Advancing a Key Artificial Pancreas Technology

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Stable liquid glucagon developed by JDRF partner Xeris evaluated in first clinical study

The JDRF Artificial Pancreas (AP) project is focused on accelerating the development of commercially-viable AP systems that better mimic the biological function of the pancreas and reduce the daily burden of managing type 1 diabetes (T1D). To achieve this goal, JDRF funds programs across a strategic AP development plan. Each step in the plan represents incremental advances in AP system automation beginning with basic devices that shut off insulin delivery to prevent episodes of low blood sugar and progressing to fully automated, multi-hormone systems that maintain blood glucose at a target level. Basic AP systems are now reaching the market, but the more complex, fully automated systems require technologies that don’t exist today – like multi-hormone pumps, faster acting insulin, and stable liquid glucagon – so JDRF is helping create them.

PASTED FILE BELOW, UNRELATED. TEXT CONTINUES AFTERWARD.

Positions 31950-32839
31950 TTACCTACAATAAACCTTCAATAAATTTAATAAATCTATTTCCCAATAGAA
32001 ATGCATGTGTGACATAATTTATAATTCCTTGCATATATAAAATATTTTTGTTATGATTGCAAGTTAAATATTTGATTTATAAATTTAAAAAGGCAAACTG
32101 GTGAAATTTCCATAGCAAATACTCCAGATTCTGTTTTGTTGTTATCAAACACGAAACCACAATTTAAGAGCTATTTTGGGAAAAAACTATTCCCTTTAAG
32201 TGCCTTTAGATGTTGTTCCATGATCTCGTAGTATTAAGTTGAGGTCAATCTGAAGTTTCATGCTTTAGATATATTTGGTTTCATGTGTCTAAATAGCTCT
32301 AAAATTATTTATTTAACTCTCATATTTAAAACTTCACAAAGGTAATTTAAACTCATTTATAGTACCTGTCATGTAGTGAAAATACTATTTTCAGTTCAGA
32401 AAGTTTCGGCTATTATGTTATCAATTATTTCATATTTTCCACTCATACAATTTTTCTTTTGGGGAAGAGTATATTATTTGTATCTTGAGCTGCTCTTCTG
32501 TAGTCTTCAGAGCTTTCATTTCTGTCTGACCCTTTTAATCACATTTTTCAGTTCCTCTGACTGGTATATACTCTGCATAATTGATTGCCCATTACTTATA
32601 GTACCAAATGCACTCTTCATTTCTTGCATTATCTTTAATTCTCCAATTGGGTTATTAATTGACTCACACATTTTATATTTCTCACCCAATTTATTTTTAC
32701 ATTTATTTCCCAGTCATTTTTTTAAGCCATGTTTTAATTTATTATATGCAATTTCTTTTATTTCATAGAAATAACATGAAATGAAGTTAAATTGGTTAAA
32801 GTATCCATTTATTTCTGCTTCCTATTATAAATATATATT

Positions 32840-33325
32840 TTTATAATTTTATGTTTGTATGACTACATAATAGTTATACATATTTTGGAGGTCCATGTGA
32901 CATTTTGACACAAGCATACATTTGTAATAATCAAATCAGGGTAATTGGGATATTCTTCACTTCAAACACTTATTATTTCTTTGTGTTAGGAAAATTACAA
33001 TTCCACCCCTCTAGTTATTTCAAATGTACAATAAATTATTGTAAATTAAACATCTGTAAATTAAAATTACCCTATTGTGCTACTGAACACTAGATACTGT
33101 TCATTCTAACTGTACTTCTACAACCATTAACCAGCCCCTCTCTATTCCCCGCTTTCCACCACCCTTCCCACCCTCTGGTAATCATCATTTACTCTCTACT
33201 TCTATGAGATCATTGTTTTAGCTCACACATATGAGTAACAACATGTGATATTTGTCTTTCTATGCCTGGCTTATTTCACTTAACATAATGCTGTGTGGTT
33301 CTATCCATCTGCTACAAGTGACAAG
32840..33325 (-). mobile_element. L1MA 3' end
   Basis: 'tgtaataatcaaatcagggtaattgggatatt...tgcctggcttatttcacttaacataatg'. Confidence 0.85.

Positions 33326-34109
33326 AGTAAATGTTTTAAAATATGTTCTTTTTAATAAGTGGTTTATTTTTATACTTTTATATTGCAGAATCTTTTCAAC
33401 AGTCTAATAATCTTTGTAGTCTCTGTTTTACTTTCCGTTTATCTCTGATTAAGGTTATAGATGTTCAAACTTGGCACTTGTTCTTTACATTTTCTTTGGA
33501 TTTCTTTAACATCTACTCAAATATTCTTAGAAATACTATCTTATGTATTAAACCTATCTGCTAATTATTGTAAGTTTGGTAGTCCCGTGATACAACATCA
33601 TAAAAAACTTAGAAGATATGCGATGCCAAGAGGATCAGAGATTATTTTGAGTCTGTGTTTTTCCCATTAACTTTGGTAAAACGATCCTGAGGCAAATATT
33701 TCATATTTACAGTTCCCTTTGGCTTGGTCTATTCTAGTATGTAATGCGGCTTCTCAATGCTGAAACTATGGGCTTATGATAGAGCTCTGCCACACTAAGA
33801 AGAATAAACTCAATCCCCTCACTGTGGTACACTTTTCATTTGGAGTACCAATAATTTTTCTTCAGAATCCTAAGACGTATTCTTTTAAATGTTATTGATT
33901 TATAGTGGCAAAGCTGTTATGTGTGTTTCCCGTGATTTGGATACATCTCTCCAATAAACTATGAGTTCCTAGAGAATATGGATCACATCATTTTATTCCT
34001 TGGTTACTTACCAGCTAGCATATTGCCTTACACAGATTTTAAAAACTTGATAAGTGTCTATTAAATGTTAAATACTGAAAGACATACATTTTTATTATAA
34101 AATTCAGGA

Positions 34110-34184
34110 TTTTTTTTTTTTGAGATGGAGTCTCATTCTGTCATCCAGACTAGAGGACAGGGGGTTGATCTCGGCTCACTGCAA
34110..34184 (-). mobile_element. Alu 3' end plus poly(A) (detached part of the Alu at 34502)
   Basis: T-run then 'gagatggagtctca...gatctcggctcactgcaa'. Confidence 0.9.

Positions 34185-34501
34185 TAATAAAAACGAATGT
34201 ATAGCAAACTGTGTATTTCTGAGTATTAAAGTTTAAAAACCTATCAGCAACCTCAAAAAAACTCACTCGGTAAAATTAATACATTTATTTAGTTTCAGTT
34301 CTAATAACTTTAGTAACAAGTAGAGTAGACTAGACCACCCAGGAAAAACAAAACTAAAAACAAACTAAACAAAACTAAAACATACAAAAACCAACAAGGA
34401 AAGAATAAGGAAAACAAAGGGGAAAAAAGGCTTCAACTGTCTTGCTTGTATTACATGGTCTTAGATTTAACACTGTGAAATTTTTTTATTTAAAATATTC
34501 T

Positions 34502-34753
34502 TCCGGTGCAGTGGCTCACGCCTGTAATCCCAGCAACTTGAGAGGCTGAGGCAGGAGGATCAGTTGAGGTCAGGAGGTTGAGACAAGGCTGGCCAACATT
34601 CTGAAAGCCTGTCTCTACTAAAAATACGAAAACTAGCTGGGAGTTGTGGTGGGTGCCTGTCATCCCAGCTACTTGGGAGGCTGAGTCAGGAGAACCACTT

Last year, JDRF partnered with Xeris Pharmaceuticals to solve one of these technical hurdles –development of a stable, liquid glucagon compatible with T1D pumps. At a recent meeting of the Diabetes Technology Society, Xeris presented the results of the first clinical study evaluating their novel glucagon product; they call G-Pump™, in people with T1D. The goal of the study was to assess the safety, speed of absorption, and onset of action of G-Pump compared to an emergency rescue glucagon product marketed by Novo Nordisk under the brand name GlucaGen®, both delivered via an OmniPod® pump. On treatment day one, nineteen people with T1D received either the Xeris or Novo Nordisk glucagon via a pump and had their blood levels of glucagon and glucose measured for several hours. Then, on a subsequent day, each person returned for treatment day two, and received the other (Xeris or Novo Nordisk) glucagon, in order to compare the two types of glucagon in each person.

G-Pump glucagon effectively increased blood glucose levels in proportion to the dose given. G-Pump glucagon also produced blood glucagon levels similar to those of freshly prepared GlucaGen. Overall the results strongly support moving G-Pump glucagon to the next phase of development – clinical testing as a component of a multi-hormone AP system, which could move us one step closer to the development of more advanced AP systems.

For more information or to support JDRF’s artificial pancreas research program, please click here.

Xeris Supplied Graph Image

Blood glucagon and glucose levels over 150 minutes in people with T1D after receiving a dose of the Xeris (solid lines) or Novo Nordisk (dashed lines) glucagon in the clinical study

By Paul Hayes